Then Ernie, who had been diabetic for a long time, developed kidney problems. He was advised to seek a donor for a transplant because he was still relatively young. The strangest thing happened, though. It turned out that Desi was a compatible donor. Do you know how rare that is when someone is not a blood relative? She gave him one of her kidneys, and the operation was a complete success, with no tissue rejection, and his body began to get back to normal. He was taking bird pictures again and his kids were growing up and all was well until he suddenly developed pancreatic cancer, totally unconnected to his previous condition, and shortly afterward died.
Desi’s heart broke, but she continued to care for her family with the help of her parents, who were not far away, and of her sister, and of the neighbors next door, who had become family. It was not always easy for any of them, but they still had each other and they still had their faith. A good thing they did, too, because five years later a heart attack took Desi away. That was tragic, with the youngest at that time not yet in high school. The oldest, though, had just reached legal age to take charge of the household and she could commute to college while living at home with her sister and brother and the ever-present and steady love and presence of the folks next door, which is where they went at the end of each school day until their sister came home.
It has been about eleven years since all of this took place, and they are all doing well. I would not be able to say that, though, had Ernie and Desi’s focus – and the focus of the whole, faith-filled group – been on the making of money to the exclusion of the enrichment of their relationships with one another and with God. How many children whose parents are gone are able to stay put right in their own house? It’s bad enough to lose parents. At least they did not at the same time lose their home. Whatever was good in the midst of the tragedy was all because of two people’s instinctive sense of stewardship of both time and money, the way that they held the two in balance, both providing for the family and recognizing that money would never be enough in itself.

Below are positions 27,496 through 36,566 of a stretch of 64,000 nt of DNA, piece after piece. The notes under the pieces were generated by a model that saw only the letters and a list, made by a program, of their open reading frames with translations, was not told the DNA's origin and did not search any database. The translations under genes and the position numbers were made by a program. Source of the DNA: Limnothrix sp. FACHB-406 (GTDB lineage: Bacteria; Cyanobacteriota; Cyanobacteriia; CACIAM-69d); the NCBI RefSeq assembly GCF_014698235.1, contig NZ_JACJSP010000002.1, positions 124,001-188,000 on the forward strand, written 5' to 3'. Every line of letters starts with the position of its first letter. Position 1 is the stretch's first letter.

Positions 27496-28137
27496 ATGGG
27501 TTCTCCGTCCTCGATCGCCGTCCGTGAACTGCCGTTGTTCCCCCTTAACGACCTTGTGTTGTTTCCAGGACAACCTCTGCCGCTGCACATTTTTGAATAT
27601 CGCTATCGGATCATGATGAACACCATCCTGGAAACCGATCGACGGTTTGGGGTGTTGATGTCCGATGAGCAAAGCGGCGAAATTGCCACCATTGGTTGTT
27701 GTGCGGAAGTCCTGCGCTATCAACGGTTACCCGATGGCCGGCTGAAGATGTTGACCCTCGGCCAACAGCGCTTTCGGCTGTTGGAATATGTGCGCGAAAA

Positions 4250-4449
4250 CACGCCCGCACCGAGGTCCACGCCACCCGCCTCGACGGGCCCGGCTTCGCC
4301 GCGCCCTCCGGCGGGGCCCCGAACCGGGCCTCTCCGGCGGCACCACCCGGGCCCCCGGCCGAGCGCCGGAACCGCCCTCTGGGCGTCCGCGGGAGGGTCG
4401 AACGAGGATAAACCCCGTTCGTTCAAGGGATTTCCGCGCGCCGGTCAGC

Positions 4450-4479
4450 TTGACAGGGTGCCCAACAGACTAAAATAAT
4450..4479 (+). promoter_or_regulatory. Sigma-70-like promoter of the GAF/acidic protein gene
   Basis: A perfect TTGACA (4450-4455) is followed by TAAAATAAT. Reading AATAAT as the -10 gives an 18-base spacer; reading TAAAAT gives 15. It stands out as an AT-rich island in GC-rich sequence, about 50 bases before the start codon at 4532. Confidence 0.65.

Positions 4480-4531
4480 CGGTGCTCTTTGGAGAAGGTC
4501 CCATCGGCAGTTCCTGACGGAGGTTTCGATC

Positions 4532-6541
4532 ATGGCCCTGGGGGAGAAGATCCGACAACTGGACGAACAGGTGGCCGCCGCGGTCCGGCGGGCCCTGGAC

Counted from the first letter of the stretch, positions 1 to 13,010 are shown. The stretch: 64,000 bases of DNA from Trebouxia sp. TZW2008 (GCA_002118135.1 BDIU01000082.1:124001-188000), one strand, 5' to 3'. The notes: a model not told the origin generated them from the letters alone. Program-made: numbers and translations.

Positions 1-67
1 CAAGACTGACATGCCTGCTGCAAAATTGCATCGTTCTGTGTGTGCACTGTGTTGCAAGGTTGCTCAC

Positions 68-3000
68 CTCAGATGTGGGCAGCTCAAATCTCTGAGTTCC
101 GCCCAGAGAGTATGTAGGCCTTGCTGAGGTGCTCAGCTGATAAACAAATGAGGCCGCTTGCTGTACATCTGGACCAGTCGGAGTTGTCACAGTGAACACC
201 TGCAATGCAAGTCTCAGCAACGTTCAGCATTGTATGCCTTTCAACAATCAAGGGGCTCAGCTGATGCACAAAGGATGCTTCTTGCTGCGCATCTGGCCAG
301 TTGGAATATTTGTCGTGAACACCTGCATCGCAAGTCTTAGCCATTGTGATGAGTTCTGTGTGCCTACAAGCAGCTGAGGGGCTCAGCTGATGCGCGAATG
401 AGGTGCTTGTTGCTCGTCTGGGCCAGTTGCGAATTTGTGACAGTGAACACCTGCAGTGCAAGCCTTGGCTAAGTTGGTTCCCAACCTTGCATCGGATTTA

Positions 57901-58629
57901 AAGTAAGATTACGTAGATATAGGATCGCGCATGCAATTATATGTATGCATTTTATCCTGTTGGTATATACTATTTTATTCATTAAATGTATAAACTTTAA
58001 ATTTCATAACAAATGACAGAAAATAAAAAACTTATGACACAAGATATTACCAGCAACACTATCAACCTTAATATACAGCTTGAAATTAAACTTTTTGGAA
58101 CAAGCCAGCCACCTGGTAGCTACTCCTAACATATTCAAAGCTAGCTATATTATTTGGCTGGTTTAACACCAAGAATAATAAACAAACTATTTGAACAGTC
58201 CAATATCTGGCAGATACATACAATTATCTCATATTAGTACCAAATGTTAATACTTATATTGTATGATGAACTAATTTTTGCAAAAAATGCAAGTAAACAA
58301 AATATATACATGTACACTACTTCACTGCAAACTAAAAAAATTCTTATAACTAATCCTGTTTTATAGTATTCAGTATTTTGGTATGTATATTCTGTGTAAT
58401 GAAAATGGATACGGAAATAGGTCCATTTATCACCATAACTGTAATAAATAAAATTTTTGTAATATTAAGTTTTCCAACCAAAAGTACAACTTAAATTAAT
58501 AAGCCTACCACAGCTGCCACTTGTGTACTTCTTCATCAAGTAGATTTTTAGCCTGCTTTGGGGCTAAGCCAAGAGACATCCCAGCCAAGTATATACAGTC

“Of course, there is great gain in godliness combined with contentment; for we brought nothing into the world, so that we can take nothing out of it; but if we have food and clothing, we will be content with these.” [I Timothy 6:6-8]
There is so much that can go right even when so much is going wrong when priorities have been kept clear. The way Jesus put it was this (and I think Ernie, with his bird photography, would have appreciated the way he said it):
“Therefore I tell you, do not worry about your life, what you will eat or what you will drink, or about your body, what you will wear. Is not life more than food, and the body more than clothing? Look at the birds of the air; they neither sow nor reap nor gather into barns, and yet your heavenly Father feeds them. Are you not of more value than they? And can any of you by worrying add a single hour to your span of life? And why do you worry about clothing? Consider the lilies of the field, how they grow; they neither toil nor spin, yet I tell you, even Solomon in all his glory was not clothed like one of these. But if God so clothes the grass of the field, which is alive today and tomorrow is thrown into the oven, will he not much more clothe you—you of little faith? Therefore do not worry, saying, ‘What will we eat?’ or ‘What will we drink?’ or ‘What will we wear?’ For it is the Gentiles who strive for all these things; and indeed your heavenly Father knows that you need all these things. But strive first for the kingdom of God and his righteousness, and all these things will be given to you as well.” [Matthew 6:25-33]